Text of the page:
Now as far as streaming services go, I regularly critique Facebook Live as some sort of savior for the worship of a church because, once again, I do not think we are asking essential questions about what this will do to our understanding and practice of worship. I happen to believe the medium is the metaphor through which we interpret the message we receive. At the very least it has an impact. Did we consider what this might be or how we walk back from it if we must? I doubt it. Blogs, and Facebook posts, and podcast have always been used in service of the Church. They are tools which are a blessing when used well. But they are not the Church. So, what happens when church is lumped in with them? Where will this take us? Is the possibility that there might be a need for repentance truly a bizarre notion?
Recently, I have been watching the amazing series Band of Brothers with my son. We have been going over some WW2 history and highlighting the differences from video games and the monstrosity war really is. In one scene there was a chaplain rushing to the side of dying soldiers in the street during gunfire and explosions all around. We was giving last rights to the dying men. I pointed him out and told my son, “That guy is a pastor.” He was shocked. He had never considered there might be a pastor/priest in the midst of it all. I wonder if Graham would be in favor of reducing our current chaplain core. After all, with all the great technology we have you could just live-stream the message and facetime the counseling to bases and ships around the world. We could cut the numbers and continue to “be” and “do” church in perilous times and places from safe social distances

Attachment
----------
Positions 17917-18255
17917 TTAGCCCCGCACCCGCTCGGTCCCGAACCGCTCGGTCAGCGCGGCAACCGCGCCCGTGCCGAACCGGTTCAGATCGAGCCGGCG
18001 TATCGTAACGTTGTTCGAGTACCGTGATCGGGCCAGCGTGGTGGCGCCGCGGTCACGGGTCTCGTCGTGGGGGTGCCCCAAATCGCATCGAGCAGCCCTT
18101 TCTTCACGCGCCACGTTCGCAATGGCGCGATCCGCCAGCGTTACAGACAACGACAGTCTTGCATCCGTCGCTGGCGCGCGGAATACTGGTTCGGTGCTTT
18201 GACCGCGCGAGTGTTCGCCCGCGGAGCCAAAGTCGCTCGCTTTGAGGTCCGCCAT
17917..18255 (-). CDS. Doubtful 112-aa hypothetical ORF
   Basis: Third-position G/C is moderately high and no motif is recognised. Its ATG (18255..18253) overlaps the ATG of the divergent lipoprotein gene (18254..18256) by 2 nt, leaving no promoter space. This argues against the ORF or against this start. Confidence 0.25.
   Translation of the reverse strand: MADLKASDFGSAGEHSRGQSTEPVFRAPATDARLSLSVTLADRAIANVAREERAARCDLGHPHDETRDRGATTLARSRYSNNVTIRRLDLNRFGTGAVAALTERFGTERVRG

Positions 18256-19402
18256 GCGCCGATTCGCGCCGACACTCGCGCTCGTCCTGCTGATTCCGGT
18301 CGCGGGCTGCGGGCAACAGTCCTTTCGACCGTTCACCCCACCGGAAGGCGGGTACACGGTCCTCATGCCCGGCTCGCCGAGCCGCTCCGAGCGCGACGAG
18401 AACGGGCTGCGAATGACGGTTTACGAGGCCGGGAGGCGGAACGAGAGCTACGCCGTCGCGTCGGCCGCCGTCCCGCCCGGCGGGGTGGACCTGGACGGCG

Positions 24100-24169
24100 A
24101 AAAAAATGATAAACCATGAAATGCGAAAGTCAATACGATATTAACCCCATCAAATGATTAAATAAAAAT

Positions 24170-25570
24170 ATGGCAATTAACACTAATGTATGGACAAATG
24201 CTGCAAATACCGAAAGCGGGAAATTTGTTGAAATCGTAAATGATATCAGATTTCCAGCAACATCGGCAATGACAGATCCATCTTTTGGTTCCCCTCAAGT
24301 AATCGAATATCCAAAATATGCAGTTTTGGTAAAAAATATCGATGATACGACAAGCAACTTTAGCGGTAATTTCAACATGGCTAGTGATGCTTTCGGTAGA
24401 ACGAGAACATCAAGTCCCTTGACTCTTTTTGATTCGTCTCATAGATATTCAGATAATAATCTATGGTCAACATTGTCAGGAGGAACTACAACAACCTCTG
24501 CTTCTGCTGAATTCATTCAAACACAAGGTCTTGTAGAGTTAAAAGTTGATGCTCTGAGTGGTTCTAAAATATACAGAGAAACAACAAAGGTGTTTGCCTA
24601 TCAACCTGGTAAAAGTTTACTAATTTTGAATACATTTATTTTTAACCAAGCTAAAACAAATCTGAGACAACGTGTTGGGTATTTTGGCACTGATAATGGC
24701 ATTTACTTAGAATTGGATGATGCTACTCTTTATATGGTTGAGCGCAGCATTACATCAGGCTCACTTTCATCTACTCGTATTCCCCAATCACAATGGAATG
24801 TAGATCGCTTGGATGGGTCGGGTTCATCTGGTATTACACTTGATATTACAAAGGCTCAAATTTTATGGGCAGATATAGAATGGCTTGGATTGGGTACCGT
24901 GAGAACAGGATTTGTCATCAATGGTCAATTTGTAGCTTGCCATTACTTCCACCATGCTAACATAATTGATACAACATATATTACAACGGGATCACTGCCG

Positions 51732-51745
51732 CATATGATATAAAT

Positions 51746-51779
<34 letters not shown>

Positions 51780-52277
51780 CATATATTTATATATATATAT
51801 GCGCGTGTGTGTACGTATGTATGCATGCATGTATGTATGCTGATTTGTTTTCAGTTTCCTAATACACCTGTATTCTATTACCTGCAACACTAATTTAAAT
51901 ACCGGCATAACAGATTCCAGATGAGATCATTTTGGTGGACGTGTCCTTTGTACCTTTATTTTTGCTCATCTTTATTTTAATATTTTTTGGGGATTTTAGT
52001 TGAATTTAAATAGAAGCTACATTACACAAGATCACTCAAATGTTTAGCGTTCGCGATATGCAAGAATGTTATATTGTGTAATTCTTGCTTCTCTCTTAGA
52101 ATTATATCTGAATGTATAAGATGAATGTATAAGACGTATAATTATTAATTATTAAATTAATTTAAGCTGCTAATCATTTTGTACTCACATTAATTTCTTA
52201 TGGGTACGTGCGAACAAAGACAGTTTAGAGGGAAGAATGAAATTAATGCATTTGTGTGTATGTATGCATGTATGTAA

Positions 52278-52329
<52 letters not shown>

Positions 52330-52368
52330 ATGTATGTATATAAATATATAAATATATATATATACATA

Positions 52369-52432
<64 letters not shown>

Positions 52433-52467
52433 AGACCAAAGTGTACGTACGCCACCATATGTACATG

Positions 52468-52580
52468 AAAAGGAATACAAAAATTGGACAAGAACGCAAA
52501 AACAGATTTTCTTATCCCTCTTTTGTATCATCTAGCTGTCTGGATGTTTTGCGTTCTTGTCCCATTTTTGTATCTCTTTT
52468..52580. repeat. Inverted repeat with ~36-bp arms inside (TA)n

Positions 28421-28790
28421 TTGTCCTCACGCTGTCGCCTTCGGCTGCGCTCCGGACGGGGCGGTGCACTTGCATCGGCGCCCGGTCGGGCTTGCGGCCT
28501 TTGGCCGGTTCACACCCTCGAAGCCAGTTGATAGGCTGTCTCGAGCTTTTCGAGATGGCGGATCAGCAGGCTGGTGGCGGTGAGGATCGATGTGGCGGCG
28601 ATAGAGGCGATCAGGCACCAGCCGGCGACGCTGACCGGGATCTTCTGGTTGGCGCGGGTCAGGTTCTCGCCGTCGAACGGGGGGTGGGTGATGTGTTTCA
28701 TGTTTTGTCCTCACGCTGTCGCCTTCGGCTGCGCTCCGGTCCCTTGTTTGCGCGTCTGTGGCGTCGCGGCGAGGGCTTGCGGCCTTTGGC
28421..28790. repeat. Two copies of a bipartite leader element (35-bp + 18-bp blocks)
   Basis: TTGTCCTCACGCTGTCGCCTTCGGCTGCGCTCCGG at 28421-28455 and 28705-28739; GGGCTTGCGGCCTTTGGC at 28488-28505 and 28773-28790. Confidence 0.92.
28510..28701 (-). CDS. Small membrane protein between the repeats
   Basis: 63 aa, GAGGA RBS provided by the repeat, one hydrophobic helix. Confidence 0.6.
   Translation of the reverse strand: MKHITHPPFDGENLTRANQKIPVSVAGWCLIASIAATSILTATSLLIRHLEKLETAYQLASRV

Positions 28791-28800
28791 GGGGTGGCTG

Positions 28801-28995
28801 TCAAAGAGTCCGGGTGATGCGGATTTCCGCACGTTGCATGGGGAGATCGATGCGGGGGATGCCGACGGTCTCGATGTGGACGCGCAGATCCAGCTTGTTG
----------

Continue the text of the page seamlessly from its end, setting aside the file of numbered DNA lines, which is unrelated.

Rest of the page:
Think of how easily we have adapted our language. We now say things like, “Join us for church tomorrow on Facebook live.” But is this actually church? Have we all become TV evangelists now? Is this the new normal? Will people now simply default to “do” and “be” church from their homes? Is there any necessity in gathering together? How long do we tolerate it, for a month or two or three or what? Why are we not at least asking these questions? Why are we not struggling with this text: “Let us hold fast the confession of our hope without wavering, for He who promised is faithful. And let us consider how to stir up one another to love and good works, not neglecting to meet together, as is the habit of some, but encouraging one another, and all the more as you see the Day drawing near” (Hebrews 10:23-25).
In the end, there may not be any need for repentance. Perhaps Graham is right and this whole thing will prove to be a huge boon for the Church. I remain skeptical of that, but it is a possibility. Perhaps in our current culture there is no room to critique the man driving his car while wearing a mask. It is safe. It is in line with the law. It shows an abundance of caution. In virtually every way it is a complete success.